A research group at Ehime University developed a pulse drive control method to make LEDs look twice as bright by leveraging the properties of how people perceive brightness.
The group was led by Masafumi Jinno, an associate professor of Dept of Electrical and Electronic Engineering at Graduate School of Science and Engineering of Ehime University.
When a short-cycle pulse voltage with a frequency of approximately 60Hz is applied to an LED at a duty ratio of about 5%, the LED looks about twice brighter to human eyes than that driven by a direct voltage, the research group said.
Based on an evaluation test using subjects, the group reported that a blue LED looks 1.5-1.9 times brighter while green and red LEDs look 2.0-2.2 and 1.0-1.3 times brighter, respectively.
"With this method, the brightness of LED with a luminance efficiency of 100lm/W can be simulated by using a 50lm/W LED," Jinno said.
The test result was unveiled at the "New Technology Presentation Meetings by Four Universities in Shikoku Region" sponsored by Japan Science and Technology Agency (JST).
There are two principles, the Broca-Sulzer effect and the Talbot-Plateau effect, involved in how human eyes perceive brightness. The Broca-Sulzer effect refers to a phenomenon in which light looks several times brighter to the eye than it actually is when exposed to a spark of light, such as a camera flash.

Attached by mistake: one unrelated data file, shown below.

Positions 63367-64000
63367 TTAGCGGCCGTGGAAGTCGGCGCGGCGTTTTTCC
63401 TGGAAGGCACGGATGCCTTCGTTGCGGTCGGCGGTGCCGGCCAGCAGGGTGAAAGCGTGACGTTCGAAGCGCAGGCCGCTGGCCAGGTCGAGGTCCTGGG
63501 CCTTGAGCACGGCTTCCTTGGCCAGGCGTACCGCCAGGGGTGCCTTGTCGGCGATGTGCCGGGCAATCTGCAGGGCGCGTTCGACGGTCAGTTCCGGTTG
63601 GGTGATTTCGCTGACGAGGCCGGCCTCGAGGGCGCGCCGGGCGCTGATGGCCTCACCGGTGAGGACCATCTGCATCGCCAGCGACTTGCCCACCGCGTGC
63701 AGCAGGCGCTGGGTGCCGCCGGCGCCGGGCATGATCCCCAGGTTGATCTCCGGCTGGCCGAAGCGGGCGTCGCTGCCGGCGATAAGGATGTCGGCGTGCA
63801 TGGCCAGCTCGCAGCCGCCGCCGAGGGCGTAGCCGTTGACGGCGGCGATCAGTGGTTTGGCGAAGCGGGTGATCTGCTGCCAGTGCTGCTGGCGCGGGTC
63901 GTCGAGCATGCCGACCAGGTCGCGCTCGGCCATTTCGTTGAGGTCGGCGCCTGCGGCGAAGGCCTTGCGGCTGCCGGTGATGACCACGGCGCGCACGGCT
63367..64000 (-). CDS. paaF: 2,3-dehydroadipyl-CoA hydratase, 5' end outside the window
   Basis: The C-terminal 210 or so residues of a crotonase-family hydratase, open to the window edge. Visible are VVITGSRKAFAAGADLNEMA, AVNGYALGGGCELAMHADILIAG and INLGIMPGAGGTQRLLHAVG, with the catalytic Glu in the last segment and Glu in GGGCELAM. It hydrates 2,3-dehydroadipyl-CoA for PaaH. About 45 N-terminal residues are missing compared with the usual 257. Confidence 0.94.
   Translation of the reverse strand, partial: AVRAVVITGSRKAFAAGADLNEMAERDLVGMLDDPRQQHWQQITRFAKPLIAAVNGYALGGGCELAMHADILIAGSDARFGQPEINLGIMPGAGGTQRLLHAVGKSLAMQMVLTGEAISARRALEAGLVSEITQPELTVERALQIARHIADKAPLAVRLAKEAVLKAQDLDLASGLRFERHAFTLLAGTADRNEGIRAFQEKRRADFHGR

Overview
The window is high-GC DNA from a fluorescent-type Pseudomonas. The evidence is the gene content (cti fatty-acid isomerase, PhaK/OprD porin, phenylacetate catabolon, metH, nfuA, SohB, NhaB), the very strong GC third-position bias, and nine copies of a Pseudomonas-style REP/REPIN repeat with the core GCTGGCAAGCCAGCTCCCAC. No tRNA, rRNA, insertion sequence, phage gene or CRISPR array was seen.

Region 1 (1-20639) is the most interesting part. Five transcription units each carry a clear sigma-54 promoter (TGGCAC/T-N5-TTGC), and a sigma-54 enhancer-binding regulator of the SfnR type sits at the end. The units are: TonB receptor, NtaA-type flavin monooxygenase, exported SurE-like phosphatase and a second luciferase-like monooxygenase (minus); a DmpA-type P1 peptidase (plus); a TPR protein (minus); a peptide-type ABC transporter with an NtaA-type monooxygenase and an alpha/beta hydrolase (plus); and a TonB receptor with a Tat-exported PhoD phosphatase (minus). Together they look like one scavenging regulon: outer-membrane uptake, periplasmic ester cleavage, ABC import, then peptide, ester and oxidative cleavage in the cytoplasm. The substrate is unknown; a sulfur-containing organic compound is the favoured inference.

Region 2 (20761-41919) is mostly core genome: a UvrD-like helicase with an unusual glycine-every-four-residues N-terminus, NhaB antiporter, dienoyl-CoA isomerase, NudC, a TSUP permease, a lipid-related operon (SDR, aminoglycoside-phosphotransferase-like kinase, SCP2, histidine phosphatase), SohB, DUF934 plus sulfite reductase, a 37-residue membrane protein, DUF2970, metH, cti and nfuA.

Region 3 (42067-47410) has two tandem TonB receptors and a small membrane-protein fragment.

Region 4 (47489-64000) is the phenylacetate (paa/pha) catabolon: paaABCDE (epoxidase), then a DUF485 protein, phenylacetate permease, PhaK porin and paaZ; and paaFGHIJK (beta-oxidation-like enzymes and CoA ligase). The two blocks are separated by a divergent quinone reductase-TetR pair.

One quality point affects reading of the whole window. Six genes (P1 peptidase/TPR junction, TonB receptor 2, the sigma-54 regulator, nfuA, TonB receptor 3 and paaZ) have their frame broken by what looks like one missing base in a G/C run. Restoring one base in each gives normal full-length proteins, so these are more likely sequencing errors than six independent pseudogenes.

In addition, the Talbot-Plateau effect is a principle where human eyes repeatedly see flashes and sense the average brightness of the repeated lights. Thus far, "it has been believed that, due to the Talbot-Plateau effect, the brightness perceived by human eyes would not change even if an LED is pulse driven," Jinno said.
"The Talbot-Plateau effect is a principle found in the days when fluorescent mercury lamps and other light sources driven by a power supply with a longer voltage cycle of about several hundred milliseconds were used," Jinno said.
Thus, the group decided to drive the LEDs using a power supply with a shorter voltage cycle of about several hundred microseconds. As a result, the group discovered that, when a pulse voltage with a frequency of approximately 60Hz is applied at a duty ratio of about 5%, the impact by the Broca-Sulzer effect becomes greater than that of the Talbot-Plateau effect so that the light emitted from the LED looks brighter to human eyes.
The LEDs in three colors used in the evaluation test were all manufactured by Nichia Corp. The model number of the 464nm blue LED is NSPB500S, the number of the 520nm green LED is NSPG510S, and that of the 633nm red LED is NSPR510CS.